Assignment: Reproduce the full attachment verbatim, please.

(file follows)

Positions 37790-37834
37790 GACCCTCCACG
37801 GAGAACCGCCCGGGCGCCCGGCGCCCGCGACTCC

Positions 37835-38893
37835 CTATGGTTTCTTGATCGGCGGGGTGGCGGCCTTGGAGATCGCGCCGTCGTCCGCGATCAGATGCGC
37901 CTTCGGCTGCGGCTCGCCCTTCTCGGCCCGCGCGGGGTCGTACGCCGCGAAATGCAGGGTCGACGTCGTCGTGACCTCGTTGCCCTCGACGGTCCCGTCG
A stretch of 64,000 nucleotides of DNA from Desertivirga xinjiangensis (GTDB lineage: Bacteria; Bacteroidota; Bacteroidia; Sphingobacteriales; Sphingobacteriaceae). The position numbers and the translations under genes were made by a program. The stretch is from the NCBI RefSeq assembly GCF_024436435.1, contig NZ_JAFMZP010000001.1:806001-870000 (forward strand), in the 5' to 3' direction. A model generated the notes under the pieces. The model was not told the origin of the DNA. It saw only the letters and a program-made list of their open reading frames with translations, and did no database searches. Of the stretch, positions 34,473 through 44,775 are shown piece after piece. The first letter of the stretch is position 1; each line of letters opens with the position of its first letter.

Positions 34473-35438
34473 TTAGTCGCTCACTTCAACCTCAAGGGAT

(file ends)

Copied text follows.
Positions 37790-37834
37790 GACCCTCCACG
37801 GAGAACCGCCCGGGCGCCCGGCGCCCGCGACTCC

Positions 37835-38893
37835 CTATGGTTTCTTGATCGGCGGGGTGGCGGCCTTGGAGATCGCGCCGTCGTCCGCGATCAGATGCGC
37901 CTTCGGCTGCGGCTCGCCCTTCTCGGCCCGCGCGGGGTCGTACGCCGCGAAATGCAGGGTCGACGTCGTCGTGACCTCGTTGCCCTCGACGGTCCCGTCG
A stretch of 64,000 nucleotides of DNA from Desertivirga xinjiangensis (GTDB lineage: Bacteria; Bacteroidota; Bacteroidia; Sphingobacteriales; Sphingobacteriaceae). The position numbers and the translations under genes were made by a program. The stretch is from the NCBI RefSeq assembly GCF_024436435.1, contig NZ_JAFMZP010000001.1:806001-870000 (forward strand), in the 5' to 3' direction. A model generated the notes under the pieces. The model was not told the origin of the DNA. It saw only the letters and a program-made list of their open reading frames with translations, and did no database searches. Of the stretch, positions 34,473 through 44,775 are shown piece after piece. The first letter of the stretch is position 1; each line of letters opens with the position of its first letter.

Positions 34473-35438
34473 TTAGTCGCTCACTTCAACCTCAAGGGAT